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Polio used to disable tens of thousands of people, often children, a year. Credit: National Archives at College Park via Wikimedia Commons.

The CDC announced this week that the US is back, baby. Back on the list of countries with circulating polio that is. Low vaccination rates in some places have allowed the virus to find a foothold in a country that declared the virus eradicated in 1979. And the United States is not alone among countries that had declared previously “mission accomplished” over polio. The virus has also turned up in environmental samples in the United Kingdom and in a human case in Israel.

The CDC made its polio announcement after reporting a case of a paralytic patient in New York along with positive environmental samples. Now that polio, which can permanently disable and even kill people, is back in the news, it’s worth asking what exactly is going on.

Where is polio still endemic? In 1988, fresh from the eradication of smallpox, the devastating disease that had plagued humanity since at least the days of the Egyptian mummies, the World Health Assembly, the governing body of the World Health Organization, began a campaign to eradicate polio . Polio was circulating in most countries of the world at that time, and in 1988 alone there were an estimated 350,000 cases, according to the CDC. But governments had the tools to defeat the virus: highly effective and cheap vaccines that could offer perhaps a lifetime of protection.

For years governments around the world have seen major gains against wild polio, the long-circulating strain of the virus that existed before vaccines. These strains are in contrast to what is known as “vaccine-derived poliovirus” – a vaccine virus diluted in sewage that has sometimes mutated into a virulent form of the disease. Two of the three types of wild poliovirus have been eradicated, but the campaign never crossed the finish line.

In Pakistan and Afghanistan, wild polio is still considered an endemic disease – although great strides have been made in both countries. In the 1990s, polio disabled around 20,000 children a year in Pakistan. By mid-summer this year, seven cases of wild poliovirus infection had been reported. In both countries, Taliban groups have at times blocked vaccinations. Misinformation has also bred distrust in the vaccine drives. Some in Pakistan fear they are part of a campaign to sterilize Muslim children, and leaflets there in 2012 claimed polio vaccinators were actually American spies. But there are signs that the fight against polio may be gaining momentum. The Taliban in Afghanistan agreed to restart vaccinations last fall, signing off on a plan to vaccinate millions of children against the disease.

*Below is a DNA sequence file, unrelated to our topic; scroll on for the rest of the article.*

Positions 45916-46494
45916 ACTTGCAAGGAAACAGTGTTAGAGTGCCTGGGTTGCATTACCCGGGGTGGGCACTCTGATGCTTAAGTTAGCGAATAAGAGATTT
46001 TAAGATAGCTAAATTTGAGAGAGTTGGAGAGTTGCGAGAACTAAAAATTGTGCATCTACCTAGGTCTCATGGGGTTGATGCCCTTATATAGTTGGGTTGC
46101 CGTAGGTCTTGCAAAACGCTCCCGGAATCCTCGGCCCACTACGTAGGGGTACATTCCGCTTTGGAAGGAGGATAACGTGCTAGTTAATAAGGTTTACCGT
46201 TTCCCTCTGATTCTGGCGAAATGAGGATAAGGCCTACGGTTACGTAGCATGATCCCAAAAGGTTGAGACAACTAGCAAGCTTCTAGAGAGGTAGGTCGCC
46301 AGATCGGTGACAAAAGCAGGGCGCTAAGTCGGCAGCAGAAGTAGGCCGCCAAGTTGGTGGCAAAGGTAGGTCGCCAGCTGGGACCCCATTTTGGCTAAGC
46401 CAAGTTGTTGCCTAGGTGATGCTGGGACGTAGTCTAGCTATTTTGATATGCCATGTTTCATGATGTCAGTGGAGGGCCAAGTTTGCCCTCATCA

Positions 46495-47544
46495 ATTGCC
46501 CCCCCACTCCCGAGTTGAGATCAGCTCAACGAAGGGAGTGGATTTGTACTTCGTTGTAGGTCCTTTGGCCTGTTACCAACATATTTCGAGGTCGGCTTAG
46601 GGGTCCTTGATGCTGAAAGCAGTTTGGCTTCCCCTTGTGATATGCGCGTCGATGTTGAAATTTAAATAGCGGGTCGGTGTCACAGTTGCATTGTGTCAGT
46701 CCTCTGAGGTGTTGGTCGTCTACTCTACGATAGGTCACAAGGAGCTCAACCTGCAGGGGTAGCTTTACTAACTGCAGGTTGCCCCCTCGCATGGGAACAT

Where is polio coming back? Outside of Pakistan and Afghanistan, the greatest polio threat does not come from wild-type polioviruses, but from cases resulting from the use of oral polio vaccine. In fact, while the numbers of wild-type polio have decreased, the number of vaccine-derived poliovirus cases has increased. In 2020, there were almost 1,000.

Getting an oral polio vaccine, usually in the form of drops, does not give a person polio. The drops contain a weakened form of one or more strains of the live virus. By delivering the vaccine to the gut – where the virus lives – the drops are highly effective and can even prevent people from spreading polio. The disadvantage, which is also an advantage, is that the weakened virus disappears when people defecate. While this can help spread the vaccine’s protection to others, eventually the weakened virus, as it spreads from unvaccinated person to unvaccinated person, can mutate back into a virulent form. When there are enough unvaccinated targets, the stronger virus can attack, potentially triggering an outbreak. Conversely, the injectable polio vaccine, the one given in the United States and many developed countries, does not contain live virus and cannot start a chain of infection. But the injection will not prevent transmission of the virus; rather it protects those who have been vaccinated against disease.